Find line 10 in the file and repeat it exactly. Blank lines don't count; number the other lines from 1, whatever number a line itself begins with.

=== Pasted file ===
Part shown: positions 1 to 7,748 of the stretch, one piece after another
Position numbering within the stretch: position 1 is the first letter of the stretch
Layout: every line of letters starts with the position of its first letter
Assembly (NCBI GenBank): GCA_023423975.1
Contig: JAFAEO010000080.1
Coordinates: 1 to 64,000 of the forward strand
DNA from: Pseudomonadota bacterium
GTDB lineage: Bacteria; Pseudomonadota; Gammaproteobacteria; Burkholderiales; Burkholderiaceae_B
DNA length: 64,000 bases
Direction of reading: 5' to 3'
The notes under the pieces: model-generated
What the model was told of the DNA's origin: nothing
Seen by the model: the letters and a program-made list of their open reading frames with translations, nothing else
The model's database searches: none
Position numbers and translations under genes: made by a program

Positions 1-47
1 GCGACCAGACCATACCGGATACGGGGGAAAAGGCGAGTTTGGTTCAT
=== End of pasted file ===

Direction of reading: 5' to 3'